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The Effects of Public Spending Externalities

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  • Valerio Ercolani
  • João Valle e Azevedo

Abstract

We take to the data an RBC model with two salient features. First, we allow government consumption to directly affect the marginal utility of consumption. Second, we allow public capital to affect the productivity of private factors. On the one hand, private and government consumption are estimated to be substitute goods. As a consequence, the estimated response of private consumption to a government consumption shock is negative, as in models with separable government consumption, but such response is much stronger. Further, substitutability makes labor supply to react less, so the estimated output multiplier is lower than in models with separabilities, peaking - on impact - at 0.39. On the other hand, non-defense public investment enhances mildly or negligibly, depending on the specification, the productivity of private factors. In those specifications where non-defense public investment is found to be productive, a non-defense investment shock generates the following estimated responses (after several quarters): a positive reaction for private consumption, Tobin’s q, private investment and real wages. Unlike models with unproductive government investment, the estimated output multiplier builds up over time, starting well below one on impact, then reaching 0.93 after three years and 1.44 after six.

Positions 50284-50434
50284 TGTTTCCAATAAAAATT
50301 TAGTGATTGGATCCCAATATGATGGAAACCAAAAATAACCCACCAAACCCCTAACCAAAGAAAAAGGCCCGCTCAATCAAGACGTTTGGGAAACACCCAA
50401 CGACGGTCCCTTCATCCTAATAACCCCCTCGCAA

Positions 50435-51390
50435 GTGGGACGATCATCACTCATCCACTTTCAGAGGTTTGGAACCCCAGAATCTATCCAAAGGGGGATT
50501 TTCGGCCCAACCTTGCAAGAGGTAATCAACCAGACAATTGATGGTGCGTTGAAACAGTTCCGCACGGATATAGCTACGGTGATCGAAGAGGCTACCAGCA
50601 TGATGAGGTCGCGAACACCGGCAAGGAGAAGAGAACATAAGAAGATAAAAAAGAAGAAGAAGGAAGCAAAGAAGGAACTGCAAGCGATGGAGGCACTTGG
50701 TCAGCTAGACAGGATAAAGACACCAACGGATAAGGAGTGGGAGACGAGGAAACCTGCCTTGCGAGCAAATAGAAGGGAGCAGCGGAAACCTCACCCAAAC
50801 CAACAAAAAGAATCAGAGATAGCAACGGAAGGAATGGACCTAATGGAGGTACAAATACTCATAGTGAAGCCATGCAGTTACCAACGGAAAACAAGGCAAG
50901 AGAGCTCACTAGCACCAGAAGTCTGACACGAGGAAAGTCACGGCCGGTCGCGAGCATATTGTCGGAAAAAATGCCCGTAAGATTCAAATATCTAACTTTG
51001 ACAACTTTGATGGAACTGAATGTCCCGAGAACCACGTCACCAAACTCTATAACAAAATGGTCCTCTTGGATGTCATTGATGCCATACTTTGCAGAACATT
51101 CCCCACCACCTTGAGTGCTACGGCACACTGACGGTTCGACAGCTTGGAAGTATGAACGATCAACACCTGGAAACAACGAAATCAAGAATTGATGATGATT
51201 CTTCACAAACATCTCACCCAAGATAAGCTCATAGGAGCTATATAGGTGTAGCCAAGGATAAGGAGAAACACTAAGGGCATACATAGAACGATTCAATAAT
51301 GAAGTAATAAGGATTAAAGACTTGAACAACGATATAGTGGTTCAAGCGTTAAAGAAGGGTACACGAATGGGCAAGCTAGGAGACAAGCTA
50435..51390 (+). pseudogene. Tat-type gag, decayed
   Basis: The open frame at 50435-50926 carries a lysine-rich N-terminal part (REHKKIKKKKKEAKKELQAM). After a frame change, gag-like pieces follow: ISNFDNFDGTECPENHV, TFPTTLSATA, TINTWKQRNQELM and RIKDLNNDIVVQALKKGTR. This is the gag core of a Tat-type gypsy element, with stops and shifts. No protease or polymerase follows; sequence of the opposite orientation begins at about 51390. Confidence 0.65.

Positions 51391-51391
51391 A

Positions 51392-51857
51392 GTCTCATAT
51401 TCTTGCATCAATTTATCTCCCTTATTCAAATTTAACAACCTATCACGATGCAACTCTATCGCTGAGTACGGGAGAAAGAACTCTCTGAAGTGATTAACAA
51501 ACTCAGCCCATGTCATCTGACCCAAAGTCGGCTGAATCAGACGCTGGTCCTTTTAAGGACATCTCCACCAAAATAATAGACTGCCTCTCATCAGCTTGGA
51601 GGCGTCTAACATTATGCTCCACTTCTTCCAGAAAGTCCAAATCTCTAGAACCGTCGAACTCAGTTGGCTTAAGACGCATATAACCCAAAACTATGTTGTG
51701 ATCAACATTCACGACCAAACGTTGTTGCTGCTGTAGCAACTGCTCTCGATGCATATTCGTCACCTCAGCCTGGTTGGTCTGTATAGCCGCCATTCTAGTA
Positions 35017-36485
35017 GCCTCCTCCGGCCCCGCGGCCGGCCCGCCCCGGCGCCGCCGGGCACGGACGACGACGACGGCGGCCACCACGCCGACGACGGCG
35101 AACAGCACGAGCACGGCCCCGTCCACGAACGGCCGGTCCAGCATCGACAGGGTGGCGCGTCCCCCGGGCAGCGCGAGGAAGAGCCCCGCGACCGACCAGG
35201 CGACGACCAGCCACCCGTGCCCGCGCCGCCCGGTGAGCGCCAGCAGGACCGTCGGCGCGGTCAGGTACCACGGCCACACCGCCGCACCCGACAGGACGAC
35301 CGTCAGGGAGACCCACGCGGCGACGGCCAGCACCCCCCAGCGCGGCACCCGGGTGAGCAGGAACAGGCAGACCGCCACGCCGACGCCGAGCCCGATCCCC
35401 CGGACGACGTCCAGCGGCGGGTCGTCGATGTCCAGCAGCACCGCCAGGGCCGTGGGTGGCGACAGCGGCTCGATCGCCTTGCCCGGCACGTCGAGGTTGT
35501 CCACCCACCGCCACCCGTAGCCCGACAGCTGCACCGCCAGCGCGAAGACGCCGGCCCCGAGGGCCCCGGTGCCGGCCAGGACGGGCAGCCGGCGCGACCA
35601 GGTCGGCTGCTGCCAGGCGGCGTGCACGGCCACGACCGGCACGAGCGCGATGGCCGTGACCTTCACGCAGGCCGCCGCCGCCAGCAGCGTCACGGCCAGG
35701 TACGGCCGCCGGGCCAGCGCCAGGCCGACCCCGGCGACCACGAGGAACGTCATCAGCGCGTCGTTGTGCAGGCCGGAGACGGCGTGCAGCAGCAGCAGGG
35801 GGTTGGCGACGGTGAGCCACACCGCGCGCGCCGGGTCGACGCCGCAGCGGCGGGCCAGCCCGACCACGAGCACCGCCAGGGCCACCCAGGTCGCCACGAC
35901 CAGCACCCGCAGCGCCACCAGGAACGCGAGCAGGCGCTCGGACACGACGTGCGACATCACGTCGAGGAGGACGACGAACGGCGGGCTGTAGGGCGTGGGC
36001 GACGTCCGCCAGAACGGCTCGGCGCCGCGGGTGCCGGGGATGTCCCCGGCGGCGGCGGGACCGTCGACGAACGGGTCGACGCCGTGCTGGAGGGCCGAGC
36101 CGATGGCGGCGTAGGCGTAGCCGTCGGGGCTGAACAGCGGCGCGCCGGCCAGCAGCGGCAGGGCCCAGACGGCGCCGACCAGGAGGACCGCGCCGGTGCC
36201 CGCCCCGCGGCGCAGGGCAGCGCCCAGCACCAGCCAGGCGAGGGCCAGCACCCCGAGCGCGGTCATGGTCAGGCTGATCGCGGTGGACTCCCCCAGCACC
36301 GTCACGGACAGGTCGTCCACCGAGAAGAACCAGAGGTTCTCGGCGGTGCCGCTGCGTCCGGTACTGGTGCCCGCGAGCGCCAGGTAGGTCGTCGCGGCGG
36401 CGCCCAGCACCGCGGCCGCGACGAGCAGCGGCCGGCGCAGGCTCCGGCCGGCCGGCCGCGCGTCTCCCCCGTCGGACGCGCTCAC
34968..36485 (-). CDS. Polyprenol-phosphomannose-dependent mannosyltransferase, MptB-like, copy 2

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Bibliographic Info

Paper provided by Banco de Portugal, Economics and Research Department in its series Working Papers with number w201210.

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Date of creation: 2012
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Handle: RePEc:ptu:wpaper:w201210

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  1. Eric M. Leeper, Michael Plante, Nora Traum, 2009. "Dynamics Of Fiscal Financing In The United States," Caepr Working Papers, Center for Applied Economics and Policy Research, Economics Department, Indiana University Bloomington 2009-012, Center for Applied Economics and Policy Research, Economics Department, Indiana University Bloomington.
  2. Eric M. Leeper & Todd B. Walker & Shu-Chun Susan Yang, 2009. "Government Investment and Fiscal Stimulus in the Short and Long Runs," NBER Working Papers 15153, National Bureau of Economic Research, Inc.
  3. Fiorito, Riccardo & Kollintzas, Tryphon, 2002. "Public Goods, Merit Goods, and the Relation Between Private and Government Consumption," CEPR Discussion Papers 3617, C.E.P.R. Discussion Papers.
  4. Leeper, Eric M. & Walker, Todd B. & Yang, Shu-Chun S., 2010. "Government investment and fiscal stimulus," Journal of Monetary Economics, Elsevier, Elsevier, vol. 57(8), pages 1000-1012, November.
  5. Robert A. Amano & Tony Wirjanto, 1997. "Government Expenditures and the Permanent-Income Model," Working Papers 98002, University of Waterloo, Department of Economics, revised Nov 1997.
  6. John A. Tatom, 1991. "Public capital and private sector performance," Review, Federal Reserve Bank of St. Louis, issue May, pages 3-15.
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Cited by:
  1. Valerio Ercolani & João Valle e Azevedo, 2013. "The Output Effects of (Non-Separable) Government Consumption at the Zero Lower Bound," Working Papers, Banco de Portugal, Economics and Research Department w201310, Banco de Portugal, Economics and Research Department.
  2. João Valle e Azevedo & Valerio Ercolani, 2012. "An evaluation of government expenditures’ externalities," Economic Bulletin and Financial Stability Report Articles, Banco de Portugal, Economics and Research Department.

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